High Shipping Costs Are Here to Stay, Says Bloomberg
By Henry Ren (Bloomberg) Stubbornly high shipping expenses for businesses are getting sealed into contracts for the next 12 months, forcing companies to pass the extra costs on to consumers....
Congressman John Garamendi (D-CA), Ranking Member of the House Transportation and Infrastructure’s Coast Guard and Maritime Transportation Subcommittee, introduced a new bill this week aimed at modernizing the laws that govern the shipping of Liquefied Natural Gas (LNG) on U.S. waterways.
Specifically, the bill aims to support the U.S. maritime industry by giving top-priority to the processing of export licenses for facilities that will utilize U.S.-flagged vessels.
Garamendi commented in a statement on his website:
“In order for businesses to grow, they must identify new opportunities and seize them. The export market for LNG, a strategic national asset, is ready to take off. At the same time, our nation’s maritime industry has been declining for years. Our nation must take the bull by the horns. When it is deemed appropriate to export LNG, it should be on American-flagged vessels.”
In a phone call with Congressman Garamendi this afternoon, he says this idea was developed about three months ago and has since “moved forward quickly” with significant interest shown by some of the top energy majors and especially U.S. mariners and shipyards.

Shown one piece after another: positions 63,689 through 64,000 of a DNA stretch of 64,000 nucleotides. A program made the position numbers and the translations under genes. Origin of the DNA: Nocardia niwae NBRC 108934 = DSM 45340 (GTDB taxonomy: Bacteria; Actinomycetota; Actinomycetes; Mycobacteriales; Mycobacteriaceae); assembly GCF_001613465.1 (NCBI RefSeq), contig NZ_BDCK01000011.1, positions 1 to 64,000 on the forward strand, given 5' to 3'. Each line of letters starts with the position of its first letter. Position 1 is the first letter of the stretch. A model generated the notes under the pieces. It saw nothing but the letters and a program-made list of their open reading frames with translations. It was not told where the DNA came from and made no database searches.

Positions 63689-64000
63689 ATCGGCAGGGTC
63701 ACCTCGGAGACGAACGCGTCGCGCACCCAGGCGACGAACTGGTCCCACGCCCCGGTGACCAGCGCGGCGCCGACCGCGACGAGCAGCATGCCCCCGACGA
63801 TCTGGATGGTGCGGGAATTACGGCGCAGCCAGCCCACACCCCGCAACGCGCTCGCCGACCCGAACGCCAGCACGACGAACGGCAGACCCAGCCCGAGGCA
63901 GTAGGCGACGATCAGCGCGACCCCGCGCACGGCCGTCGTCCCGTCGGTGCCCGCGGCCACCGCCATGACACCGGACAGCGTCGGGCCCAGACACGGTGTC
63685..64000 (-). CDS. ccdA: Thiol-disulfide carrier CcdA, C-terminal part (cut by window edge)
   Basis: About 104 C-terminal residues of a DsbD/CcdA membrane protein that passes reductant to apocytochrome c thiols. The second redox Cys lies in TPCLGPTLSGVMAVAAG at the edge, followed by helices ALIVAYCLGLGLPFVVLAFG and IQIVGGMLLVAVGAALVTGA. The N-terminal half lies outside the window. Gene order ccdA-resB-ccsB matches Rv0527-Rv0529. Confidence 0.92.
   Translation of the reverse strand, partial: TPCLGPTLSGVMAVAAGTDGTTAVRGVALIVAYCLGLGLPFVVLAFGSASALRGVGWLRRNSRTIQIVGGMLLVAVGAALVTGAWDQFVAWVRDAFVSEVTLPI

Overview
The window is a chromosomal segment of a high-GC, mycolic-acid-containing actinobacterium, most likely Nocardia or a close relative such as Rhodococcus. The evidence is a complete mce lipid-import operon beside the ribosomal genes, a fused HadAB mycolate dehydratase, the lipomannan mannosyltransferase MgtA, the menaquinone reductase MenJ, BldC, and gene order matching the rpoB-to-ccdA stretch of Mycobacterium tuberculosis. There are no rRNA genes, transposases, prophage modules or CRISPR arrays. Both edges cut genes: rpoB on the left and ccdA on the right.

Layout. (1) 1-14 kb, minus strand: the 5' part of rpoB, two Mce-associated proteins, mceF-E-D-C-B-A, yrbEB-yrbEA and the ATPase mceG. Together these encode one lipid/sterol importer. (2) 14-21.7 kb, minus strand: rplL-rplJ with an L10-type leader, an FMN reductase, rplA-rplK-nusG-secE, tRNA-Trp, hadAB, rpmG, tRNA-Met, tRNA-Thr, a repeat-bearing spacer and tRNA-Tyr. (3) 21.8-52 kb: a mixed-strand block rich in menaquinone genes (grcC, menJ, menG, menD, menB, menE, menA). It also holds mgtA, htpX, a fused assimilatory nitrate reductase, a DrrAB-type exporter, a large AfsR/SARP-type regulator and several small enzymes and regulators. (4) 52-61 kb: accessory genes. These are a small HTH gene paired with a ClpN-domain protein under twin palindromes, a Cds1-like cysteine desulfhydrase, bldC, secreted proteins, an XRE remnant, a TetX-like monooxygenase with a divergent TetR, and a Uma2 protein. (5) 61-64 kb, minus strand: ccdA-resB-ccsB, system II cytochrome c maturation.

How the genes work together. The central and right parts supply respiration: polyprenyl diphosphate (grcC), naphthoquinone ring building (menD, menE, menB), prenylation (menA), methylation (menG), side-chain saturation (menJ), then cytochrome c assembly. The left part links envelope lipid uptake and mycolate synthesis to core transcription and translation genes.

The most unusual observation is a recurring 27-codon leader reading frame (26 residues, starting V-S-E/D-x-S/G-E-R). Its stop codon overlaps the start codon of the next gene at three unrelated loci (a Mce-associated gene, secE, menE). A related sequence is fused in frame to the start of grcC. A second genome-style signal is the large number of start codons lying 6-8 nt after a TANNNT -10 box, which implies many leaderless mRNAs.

The idea isn’t focused exclusively on the export of LNG overseas however, Jones Act-compliant shipping is where this plan will likely initially gain traction.
Considering there is currently very little U.S. domestic expertise in LNG shipbuilding, Garamendi envisions the expansion of current partnerships between South Korean and/or Japanese shipbuilders and U.S. yards to gain inital expertise in this field while building smaller coast-wise LNG carriers.
Once the shipbuilding and operational expertise is extablished, larger newbuild projects for vessels trading internationally would likely follow.
Besides the economic benefits, Garamendi notes that safety is also a significant driver, one that was key to the introduction of predecessor to this bill – the Coast Guard and Maritime Transportation Act of 2006.
Having credentialed and experienced U.S. mariners on board these vessels will help mitigate the risk posed by LNG shipping while calling on U.S. ports. “If the vessel were to breach, it would be virtually impossible to stop and as it boils off,” says Garamendi. Depending on the weather conditions, this spreading mass of flammable gas could spread quite far from the vessel before finding an ignition source.
For many of the potential stakeholders that Congressman Garamendi has had discussions with over the past few months, the idea has been met with enthusiasm, but all seem to recognize the fact that energy majors will be the ones who ultimately need to support and implement this concept. In a meeting yesterday with one such energy company, he notes that things are still early in the process, however future discussions are most definitely being put on the schedule.
The bill is titled, “‘Growing American Shipping Act of 2014’’ and linked HERE.
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